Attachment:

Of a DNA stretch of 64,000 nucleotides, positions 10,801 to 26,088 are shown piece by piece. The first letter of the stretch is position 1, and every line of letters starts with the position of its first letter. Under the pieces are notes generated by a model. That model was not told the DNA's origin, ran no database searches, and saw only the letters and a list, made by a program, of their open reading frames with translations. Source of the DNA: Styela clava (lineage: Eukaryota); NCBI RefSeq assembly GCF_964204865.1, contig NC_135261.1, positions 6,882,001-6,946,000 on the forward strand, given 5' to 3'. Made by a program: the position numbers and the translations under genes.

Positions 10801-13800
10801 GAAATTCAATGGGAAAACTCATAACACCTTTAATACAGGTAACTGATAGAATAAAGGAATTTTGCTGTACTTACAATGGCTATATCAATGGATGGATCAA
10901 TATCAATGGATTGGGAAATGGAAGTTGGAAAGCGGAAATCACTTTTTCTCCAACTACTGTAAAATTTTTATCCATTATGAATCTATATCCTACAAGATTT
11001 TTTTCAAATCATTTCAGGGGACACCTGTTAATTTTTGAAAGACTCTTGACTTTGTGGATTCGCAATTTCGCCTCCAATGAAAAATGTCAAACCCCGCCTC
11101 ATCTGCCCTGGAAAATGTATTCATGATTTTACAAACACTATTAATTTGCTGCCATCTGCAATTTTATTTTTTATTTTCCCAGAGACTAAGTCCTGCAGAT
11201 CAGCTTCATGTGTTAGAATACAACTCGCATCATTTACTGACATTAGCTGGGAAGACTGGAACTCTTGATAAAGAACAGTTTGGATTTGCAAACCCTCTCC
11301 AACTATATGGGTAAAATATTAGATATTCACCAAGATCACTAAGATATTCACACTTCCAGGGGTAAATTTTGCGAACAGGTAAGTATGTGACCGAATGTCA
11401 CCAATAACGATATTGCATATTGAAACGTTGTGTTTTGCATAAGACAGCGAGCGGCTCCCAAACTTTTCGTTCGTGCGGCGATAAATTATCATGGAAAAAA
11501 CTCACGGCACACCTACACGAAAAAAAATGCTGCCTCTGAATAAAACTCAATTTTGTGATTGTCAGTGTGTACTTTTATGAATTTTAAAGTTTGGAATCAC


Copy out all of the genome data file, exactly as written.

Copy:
Of a DNA stretch of 64,000 nucleotides, positions 10,801 to 26,088 are shown piece by piece. The first letter of the stretch is position 1, and every line of letters starts with the position of its first letter. Under the pieces are notes generated by a model. That model was not told the DNA's origin, ran no database searches, and saw only the letters and a list, made by a program, of their open reading frames with translations. Source of the DNA: Styela clava (lineage: Eukaryota); NCBI RefSeq assembly GCF_964204865.1, contig NC_135261.1, positions 6,882,001-6,946,000 on the forward strand, given 5' to 3'. Made by a program: the position numbers and the translations under genes.

Positions 10801-13800
10801 GAAATTCAATGGGAAAACTCATAACACCTTTAATACAGGTAACTGATAGAATAAAGGAATTTTGCTGTACTTACAATGGCTATATCAATGGATGGATCAA
10901 TATCAATGGATTGGGAAATGGAAGTTGGAAAGCGGAAATCACTTTTTCTCCAACTACTGTAAAATTTTTATCCATTATGAATCTATATCCTACAAGATTT
11001 TTTTCAAATCATTTCAGGGGACACCTGTTAATTTTTGAAAGACTCTTGACTTTGTGGATTCGCAATTTCGCCTCCAATGAAAAATGTCAAACCCCGCCTC
11101 ATCTGCCCTGGAAAATGTATTCATGATTTTACAAACACTATTAATTTGCTGCCATCTGCAATTTTATTTTTTATTTTCCCAGAGACTAAGTCCTGCAGAT
11201 CAGCTTCATGTGTTAGAATACAACTCGCATCATTTACTGACATTAGCTGGGAAGACTGGAACTCTTGATAAAGAACAGTTTGGATTTGCAAACCCTCTCC
11301 AACTATATGGGTAAAATATTAGATATTCACCAAGATCACTAAGATATTCACACTTCCAGGGGTAAATTTTGCGAACAGGTAAGTATGTGACCGAATGTCA
11401 CCAATAACGATATTGCATATTGAAACGTTGTGTTTTGCATAAGACAGCGAGCGGCTCCCAAACTTTTCGTTCGTGCGGCGATAAATTATCATGGAAAAAA
11501 CTCACGGCACACCTACACGAAAAAAAATGCTGCCTCTGAATAAAACTCAATTTTGTGATTGTCAGTGTGTACTTTTATGAATTTTAAAGTTTGGAATCAC